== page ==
A History of Blacks in Cobb County, Georgia

Cobb County has a reputation as a bastion of the old-school South. However, the county actually has a rich and diverse history. When incorporated on December 3, 1832, the county was home to more than 400 people who, today, would be classified as African-American. That number would increase to over 3,300 by end of the Civil War. Although the county’s African-American population has always paled in comparison to that of Fulton County - its neighbor just 20 minutes south.  Cobb County has always been home to many notable African-American residents who have made substantive contributions to Georgia’s and America’s history.  

Not surprisingly, life for those early black Cobb residents was difficult.  Being somewhat geographically isolated, they were a resilient bunch who worked as laborers, barbers, seamstresses and washwomen and at “keeping house”. As business owners, some of the earliest black entrepreneurs in Cobb were farmers who worked their land and sold their crops at marketplaces throughout the area. Others, such as A.S. “Shine” Fowler and J.H. Hanley, established the first Black-owned taxi service and first Black-owned funeral home, respectively, in Cobb County.  

Since the earliest days, Cobb’s citizens of African heritage have demonstrated a strong spirit of unity and cooperation. Led by black churches, a campaign to support the area’s black entrepreneurs has existed since the turn of the 20th century. The success of these businesses greatly empowered the community and created a broad infrastructure that, throughout the last two centuries has attracted a steady stream of African-American residents to Cobb County.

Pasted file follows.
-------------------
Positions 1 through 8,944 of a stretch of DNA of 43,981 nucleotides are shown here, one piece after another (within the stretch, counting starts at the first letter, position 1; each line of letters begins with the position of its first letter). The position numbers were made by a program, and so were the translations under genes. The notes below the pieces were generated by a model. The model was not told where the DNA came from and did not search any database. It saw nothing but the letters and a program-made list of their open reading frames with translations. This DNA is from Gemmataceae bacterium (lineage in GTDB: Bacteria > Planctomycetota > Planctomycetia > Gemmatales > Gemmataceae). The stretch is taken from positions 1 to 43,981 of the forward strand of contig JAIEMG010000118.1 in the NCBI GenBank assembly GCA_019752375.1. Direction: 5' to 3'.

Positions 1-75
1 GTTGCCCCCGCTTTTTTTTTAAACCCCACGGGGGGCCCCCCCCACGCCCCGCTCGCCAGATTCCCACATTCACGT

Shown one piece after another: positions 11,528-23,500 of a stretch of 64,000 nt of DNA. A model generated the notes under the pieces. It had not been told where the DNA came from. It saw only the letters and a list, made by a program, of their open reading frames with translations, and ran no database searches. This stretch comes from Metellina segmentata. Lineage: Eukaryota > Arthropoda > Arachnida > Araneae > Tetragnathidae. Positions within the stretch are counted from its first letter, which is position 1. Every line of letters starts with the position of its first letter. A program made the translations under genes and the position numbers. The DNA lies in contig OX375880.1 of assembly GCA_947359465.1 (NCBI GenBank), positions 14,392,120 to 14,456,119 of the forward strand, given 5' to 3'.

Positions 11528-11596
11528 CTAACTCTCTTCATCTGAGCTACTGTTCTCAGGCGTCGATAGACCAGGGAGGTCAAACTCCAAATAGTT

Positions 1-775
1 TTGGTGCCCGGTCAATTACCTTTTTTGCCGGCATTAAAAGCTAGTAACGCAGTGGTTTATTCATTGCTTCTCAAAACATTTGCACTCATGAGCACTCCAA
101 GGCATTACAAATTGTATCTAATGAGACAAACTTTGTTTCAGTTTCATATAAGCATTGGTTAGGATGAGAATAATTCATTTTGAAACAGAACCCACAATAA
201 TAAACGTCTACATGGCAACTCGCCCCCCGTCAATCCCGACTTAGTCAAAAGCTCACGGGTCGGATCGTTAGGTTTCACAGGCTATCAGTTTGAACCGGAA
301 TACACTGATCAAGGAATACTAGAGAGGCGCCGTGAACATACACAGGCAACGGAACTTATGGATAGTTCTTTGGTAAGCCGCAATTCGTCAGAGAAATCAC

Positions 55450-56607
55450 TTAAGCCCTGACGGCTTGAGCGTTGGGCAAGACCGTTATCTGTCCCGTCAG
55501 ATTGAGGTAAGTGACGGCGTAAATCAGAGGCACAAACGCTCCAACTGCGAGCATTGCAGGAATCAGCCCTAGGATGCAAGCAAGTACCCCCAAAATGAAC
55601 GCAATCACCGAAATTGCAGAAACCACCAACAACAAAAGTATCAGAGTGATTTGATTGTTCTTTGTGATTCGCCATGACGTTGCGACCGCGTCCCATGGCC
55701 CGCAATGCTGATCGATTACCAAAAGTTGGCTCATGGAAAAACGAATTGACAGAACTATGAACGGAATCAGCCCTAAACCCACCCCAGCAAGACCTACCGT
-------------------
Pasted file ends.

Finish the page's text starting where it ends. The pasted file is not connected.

As the nation changed during the last century, so did life for blacks living in Cobb County. The fruits of the Civil Rights Era also blossomed in Cobb, as evidenced by the election of Hugh Grogan to the Marietta City Council representing the 5th Ward. Mr. Grogan served from 1978 to 1982. In 2002, Alicia Thomas Morgan became the first African American from Cobb County elected to serve in the Georgia House of Representatives. Lee Rhyant served for over a decade as an aerospace executive at Lockheed Martin’s Marietta facility, before retiring as executive vice president and general manager of that facility in 2011.  Cobb County is now also headquarters to such notable institutions and organizations as the NAACP, Southern Christian Leadership Conference, 100 Black Men of America, Inc.) and Jack and Jill of America, Inc., among others. 

Today, Cobb County boasts a vibrant black population in excess of 100,000 and more than 2300 African American-owned businesses. Just as Cobb’s earlier black settlers, its newest arrivals have chosen to settle here because of the area’s supreme quality of life, dynamic economic opportunities, and natural beauty.
At Black Cobb Pages, we are providing a useful resource for these residents to connect and prosper. 

The legacy continues…

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